Q: I plan to enclose a screened porch that leads off the living room. As you walk out you have to step down about eight inches, so I plan to build this outside floor up with 2nd floor joists. When I put insulation between these joists should I use a vapor barrier, and it so, which way should be vapor barrier face?
A: If you are putting insulation between the joists it should have a vapor barrier, and this should face up, that is, it should be on top of the insulation (toward the warm side, always.)
Q: Wax from so-called "dripless candles" was deposited on our glass and silver candlesticks. Do you know of any way to remove this wax?
A: Remove the worst of the wax, that is, the thick accumulations, by scraping with a plastic scraper that won't scratch the silver or glass. The rest can be removed by using mild heat. Often immersing in hot water will soften the wax enough to permit peeling or rubbing it off - or apply heat with a heat lamp or hair dryer. You can also dissolve the wax with paint thinner, washing it off with a rag saturated with this solvent.
Q: Three years ago we put a new fireplace in our house. Now for the first time we get an odor from it when it rains or the weather is damp. I keep the vent open, but this does not help to clear the odor away. Is there anything I can do to correct this?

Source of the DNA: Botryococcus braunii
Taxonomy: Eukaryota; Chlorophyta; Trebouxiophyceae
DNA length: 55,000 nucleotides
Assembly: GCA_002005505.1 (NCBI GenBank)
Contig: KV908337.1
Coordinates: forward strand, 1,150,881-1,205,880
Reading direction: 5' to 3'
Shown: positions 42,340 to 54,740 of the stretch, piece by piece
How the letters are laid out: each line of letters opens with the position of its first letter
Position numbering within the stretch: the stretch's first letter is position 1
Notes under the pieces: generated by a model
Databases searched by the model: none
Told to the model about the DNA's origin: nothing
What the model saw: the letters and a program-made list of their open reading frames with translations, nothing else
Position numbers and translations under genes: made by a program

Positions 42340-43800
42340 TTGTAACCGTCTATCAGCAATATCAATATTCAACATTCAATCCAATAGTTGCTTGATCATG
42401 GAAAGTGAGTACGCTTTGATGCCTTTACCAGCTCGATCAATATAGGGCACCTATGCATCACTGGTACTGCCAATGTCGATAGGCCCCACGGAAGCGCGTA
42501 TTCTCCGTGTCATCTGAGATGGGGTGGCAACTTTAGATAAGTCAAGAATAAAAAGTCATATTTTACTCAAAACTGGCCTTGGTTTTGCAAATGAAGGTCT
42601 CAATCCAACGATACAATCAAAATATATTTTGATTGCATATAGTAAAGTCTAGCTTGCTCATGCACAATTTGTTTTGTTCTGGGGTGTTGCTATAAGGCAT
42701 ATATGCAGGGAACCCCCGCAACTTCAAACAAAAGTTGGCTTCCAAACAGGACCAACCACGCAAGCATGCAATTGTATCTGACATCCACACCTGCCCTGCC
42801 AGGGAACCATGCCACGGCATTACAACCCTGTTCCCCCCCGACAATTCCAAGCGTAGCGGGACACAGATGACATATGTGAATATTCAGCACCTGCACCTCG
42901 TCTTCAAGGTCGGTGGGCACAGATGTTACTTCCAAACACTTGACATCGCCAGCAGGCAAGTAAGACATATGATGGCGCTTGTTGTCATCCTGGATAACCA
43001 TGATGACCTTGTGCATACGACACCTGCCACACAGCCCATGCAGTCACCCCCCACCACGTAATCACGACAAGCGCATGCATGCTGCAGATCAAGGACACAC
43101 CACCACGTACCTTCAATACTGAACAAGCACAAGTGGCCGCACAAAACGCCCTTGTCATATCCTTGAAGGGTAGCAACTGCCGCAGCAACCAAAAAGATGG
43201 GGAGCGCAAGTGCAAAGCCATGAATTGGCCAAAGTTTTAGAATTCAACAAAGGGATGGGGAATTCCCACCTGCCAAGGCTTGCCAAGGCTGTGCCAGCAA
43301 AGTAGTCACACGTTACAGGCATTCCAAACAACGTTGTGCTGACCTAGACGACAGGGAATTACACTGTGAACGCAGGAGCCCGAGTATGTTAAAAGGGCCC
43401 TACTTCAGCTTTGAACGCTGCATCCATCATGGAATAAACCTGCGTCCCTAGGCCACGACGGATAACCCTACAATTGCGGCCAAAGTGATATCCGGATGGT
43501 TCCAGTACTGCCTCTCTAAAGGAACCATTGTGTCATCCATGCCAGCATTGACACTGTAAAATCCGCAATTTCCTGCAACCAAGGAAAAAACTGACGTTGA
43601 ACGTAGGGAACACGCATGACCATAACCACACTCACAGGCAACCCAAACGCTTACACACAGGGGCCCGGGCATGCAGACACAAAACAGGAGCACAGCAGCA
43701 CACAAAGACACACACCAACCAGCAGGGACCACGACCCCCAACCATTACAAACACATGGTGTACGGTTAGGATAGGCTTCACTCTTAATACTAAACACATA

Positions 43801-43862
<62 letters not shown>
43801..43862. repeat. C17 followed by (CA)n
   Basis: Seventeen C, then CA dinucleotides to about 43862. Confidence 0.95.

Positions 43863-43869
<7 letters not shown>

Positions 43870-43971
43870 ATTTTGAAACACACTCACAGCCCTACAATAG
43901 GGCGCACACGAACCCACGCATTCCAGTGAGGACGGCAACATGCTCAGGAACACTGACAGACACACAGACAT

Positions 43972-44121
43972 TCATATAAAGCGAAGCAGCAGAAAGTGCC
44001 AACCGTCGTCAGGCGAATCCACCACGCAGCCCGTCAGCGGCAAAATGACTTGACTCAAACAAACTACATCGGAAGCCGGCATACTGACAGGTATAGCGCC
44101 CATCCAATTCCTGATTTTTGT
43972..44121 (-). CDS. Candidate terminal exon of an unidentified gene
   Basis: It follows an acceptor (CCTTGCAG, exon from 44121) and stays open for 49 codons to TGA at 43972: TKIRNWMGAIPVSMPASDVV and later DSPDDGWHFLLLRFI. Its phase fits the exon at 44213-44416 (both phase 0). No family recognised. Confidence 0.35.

A: Although you don't say what kind of odor you get, I assume you mean a kind of musty, damp smell.This is often caused by an accumulation of ashes in the cleanout pit at the bottom. There should be a door to get at this in your basement or on the outside of the chimmey. If the ashes in there get damp and stay that way for a long time, they could give off an odor. If checking this does not solve the problem, I advise having the chimmey flue checked to see if it needs cleaning. Accumulations of soot on the inside can have the same effect.
Q: We have wood shingles on our roof that need replacing. I am thinking of installing fiberglass-asbestos shingles with 15-pound felt underneath, and plan to put the new roofing on top of the old shingles. Is there a better way to do this?
A: It is hard to say for sure without actually examining the existing roof, but as a rule putting new asphalt (although you said asbestos, I am sure you meant asphalt) shingles over wood shingles is not usually a good idea. This is because the old wood shingles do not provide a solid nailing base for the new shingles, so nails must be long enough to go through them into the sheathing underneath. Also, you don't know whether or not the sheathing underneath is in good condition - and you cannot tell without first removing the old wood shingles. A lot depends on how old the old roof is and on the type of construction under the shingles.